This is a good article. Click here for more information.

Krusty Gets Busted

From Wikipedia, the free encyclopedia
Jump to navigation Jump to search
"Krusty Gets Busted"
The Simpsons episode
Episode no.Season 1
Episode 12
Directed byBrad Bird[1]
Written byJay Kogen
Wallace Wolodarsky[1]
Production code7G12
Original air dateApril 29, 1990 (1990-04-29)[2]
Guest appearance(s)
Episode features
Chalkboard gag"They are laughing at me, not with me"[3]
Couch gagMaggie pops out of the couch, and lands in Marge's arms.[1]
CommentaryMatt Groening
Brad Bird
Jay Kogen
Wallace Wolodarsky
Episode chronology
← Previous
"The Crepes of Wrath"
Next →
"Some Enchanted Evening"
The Simpsons (season 1)
List of The Simpsons episodes

"Krusty Gets Busted" is the 12th episode of The Simpsons' first season. It originally aired on the Fox network in the United States on April 29, 1990.[2] The episode was written by Jay Kogen and Wallace Wolodarsky, and directed by Brad Bird.[1] In the episode, Krusty the Clown is convicted of armed robbery of the Kwik-E-Mart and sentenced to jail. Convinced that Krusty has been framed, Bart and Lisa investigate the crime and learn that Krusty's sidekick, Sideshow Bob, is the culprit.

This episode marks the first full-fledged appearance of Kent Brockman,[1] and Kelsey Grammer makes his first guest appearance on the show as the voice of Sideshow Bob.[4]

Plot[edit]

Homer stops by the Kwik-E-Mart on the way home from work and sees a masked clown resembling Krusty committing a robbery. After Homer identifies him at a police lineup and in the courtroom, Krusty is convicted and sentenced to prison. Bart is upset because he idolizes Krusty. Reverend Lovejoy urges the town's residents to destroy Krusty's merchandise.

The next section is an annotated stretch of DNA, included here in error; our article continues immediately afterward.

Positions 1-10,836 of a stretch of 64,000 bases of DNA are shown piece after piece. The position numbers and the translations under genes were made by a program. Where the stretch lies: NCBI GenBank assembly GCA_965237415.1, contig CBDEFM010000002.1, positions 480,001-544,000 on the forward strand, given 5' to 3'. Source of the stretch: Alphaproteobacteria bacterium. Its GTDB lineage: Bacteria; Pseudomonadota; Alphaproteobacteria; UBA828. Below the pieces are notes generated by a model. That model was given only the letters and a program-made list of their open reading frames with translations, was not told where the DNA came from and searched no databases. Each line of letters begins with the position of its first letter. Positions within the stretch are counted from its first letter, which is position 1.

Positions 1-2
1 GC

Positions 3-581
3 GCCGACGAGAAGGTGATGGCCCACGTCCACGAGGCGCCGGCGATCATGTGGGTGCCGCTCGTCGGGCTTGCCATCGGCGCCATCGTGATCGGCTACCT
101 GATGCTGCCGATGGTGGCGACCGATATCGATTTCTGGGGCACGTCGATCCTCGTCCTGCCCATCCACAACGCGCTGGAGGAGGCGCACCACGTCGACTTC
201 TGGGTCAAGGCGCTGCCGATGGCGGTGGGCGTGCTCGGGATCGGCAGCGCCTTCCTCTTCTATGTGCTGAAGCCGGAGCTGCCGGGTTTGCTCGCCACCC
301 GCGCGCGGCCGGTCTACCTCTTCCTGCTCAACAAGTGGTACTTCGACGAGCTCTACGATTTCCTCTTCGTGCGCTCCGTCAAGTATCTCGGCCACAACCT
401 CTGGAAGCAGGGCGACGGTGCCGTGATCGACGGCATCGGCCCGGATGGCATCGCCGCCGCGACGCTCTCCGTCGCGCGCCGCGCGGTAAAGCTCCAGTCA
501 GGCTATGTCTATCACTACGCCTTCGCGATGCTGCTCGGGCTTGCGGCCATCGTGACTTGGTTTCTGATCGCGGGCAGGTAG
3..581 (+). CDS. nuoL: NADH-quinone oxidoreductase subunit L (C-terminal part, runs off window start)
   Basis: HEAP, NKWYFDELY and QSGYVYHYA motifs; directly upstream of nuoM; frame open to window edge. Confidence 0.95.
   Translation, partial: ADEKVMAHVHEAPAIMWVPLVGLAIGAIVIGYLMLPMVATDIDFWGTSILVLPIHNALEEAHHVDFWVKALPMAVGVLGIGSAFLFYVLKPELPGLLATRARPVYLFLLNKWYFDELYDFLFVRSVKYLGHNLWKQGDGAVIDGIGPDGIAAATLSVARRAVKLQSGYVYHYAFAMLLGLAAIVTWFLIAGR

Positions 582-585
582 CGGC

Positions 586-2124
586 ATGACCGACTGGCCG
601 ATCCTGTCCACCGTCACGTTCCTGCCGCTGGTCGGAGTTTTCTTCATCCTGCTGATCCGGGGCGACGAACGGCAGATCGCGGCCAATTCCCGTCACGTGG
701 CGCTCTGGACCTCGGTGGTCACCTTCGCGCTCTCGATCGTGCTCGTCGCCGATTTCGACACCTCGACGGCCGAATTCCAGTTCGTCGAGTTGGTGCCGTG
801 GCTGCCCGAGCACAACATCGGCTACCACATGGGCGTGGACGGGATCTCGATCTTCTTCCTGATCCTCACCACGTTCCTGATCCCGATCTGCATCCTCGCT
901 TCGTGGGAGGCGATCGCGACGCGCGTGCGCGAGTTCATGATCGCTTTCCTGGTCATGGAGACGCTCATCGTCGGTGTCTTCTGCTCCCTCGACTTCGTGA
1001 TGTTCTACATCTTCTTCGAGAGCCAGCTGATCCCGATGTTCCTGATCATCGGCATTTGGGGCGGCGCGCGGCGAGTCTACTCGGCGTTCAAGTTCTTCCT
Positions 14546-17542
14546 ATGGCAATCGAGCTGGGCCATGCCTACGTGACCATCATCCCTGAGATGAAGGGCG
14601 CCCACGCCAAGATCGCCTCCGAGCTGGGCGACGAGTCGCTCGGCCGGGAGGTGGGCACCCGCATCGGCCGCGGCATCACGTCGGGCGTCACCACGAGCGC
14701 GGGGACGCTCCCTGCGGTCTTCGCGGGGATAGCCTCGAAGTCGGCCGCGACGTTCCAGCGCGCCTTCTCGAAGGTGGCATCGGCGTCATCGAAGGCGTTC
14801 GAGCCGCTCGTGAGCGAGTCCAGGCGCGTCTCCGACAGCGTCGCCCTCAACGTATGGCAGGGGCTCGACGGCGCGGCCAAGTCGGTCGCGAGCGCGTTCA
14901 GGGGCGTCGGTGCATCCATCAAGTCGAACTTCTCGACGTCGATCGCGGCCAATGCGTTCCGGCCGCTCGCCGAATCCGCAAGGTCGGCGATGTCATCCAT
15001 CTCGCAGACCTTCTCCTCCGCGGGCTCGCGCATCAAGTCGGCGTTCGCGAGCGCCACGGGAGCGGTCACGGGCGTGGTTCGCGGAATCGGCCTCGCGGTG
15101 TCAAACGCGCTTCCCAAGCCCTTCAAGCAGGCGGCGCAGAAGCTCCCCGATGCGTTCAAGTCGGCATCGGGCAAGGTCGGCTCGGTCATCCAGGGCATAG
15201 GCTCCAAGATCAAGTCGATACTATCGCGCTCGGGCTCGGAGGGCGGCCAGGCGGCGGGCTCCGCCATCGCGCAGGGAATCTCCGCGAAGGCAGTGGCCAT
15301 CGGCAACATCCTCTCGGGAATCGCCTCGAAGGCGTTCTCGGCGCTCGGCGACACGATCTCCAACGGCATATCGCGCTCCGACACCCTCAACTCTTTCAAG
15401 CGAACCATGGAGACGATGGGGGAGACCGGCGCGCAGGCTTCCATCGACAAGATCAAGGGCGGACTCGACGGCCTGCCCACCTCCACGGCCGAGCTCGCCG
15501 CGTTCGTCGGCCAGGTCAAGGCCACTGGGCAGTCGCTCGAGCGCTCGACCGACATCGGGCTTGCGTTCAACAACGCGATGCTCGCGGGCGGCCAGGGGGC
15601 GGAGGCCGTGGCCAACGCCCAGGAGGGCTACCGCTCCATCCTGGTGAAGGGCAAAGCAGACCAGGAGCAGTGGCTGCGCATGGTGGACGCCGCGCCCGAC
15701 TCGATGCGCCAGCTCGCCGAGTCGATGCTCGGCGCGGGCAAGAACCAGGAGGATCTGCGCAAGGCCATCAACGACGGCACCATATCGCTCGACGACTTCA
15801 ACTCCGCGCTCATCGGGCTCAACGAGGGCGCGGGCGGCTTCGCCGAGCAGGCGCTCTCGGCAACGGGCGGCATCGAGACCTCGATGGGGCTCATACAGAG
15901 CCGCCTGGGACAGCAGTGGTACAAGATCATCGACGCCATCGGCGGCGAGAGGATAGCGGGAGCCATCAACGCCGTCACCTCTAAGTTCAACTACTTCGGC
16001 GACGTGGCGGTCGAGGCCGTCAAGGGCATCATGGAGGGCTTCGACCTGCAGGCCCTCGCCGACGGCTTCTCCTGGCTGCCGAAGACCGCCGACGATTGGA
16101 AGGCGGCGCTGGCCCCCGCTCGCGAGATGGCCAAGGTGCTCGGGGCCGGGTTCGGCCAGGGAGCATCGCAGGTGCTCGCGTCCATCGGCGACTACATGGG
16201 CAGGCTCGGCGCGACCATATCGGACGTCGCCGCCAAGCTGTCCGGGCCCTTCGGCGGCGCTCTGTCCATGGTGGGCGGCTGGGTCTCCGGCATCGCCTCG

Krusty's sidekick Sideshow Bob becomes the host of the clown show, renamed The Side-Show Bob Cavalcade of Whimsy. Bob retools the show to focus on education and classic literature while retaining The Itchy and Scratchy Show. Refusing to accept that his hero could have committed the crime, Bart enlists Lisa's help to prove Krusty's innocence.

At the crime scene, Bart and Lisa recall the robber read a magazine and used a microwave oven; Krusty is illiterate and has an artificial pacemaker which requires him to avoid microwave radiation. When Bart and Lisa visit Sideshow Bob to learn whether Krusty had any enemies, he gives them tickets to his show. During the live broadcast, Bart is invited on stage with Bob, who dismisses Bart's points about the microwave and magazine; Bob claims that Krusty never listened to doctors and that you can enjoy the cartoons in a magazine without being able to read.

When Bob says he has a lot of "big shoes to fill", Bart remembers how the robber screamed in pain when Homer stepped on his foot during the robbery. Despite wearing large clown shoes, Krusty has small feet and would not have felt Homer stepping on his toes. Bart deduces that Sideshow Bob is the real robber since he had the most to gain from Krusty's downfall, and that his big feet literally fill his long clown shoes. To prove this, he hits Bob's shoes with a mallet, making Bob scream in pain and exposing his large feet. While watching the show, the police realize they failed to notice this piece of evidence and head to the studio to arrest Bob. His crime exposed, Bob confesses the reason he framed Krusty: he hated spending years on the receiving end of his humiliating gags while Krusty "squandered a fortune on his vulgar appetites". Bob vows revenge on Bart while being led away. Krusty is freed after the charges against him are dropped. He regains the trust of the town's residents and Homer apologizes for misidentifying him. Krusty thanks Bart for uncovering the truth and sticking to his convictions. Bart hangs a picture of himself shaking hands with Krusty in his bedroom, which he refills with Krusty decor and merchandise.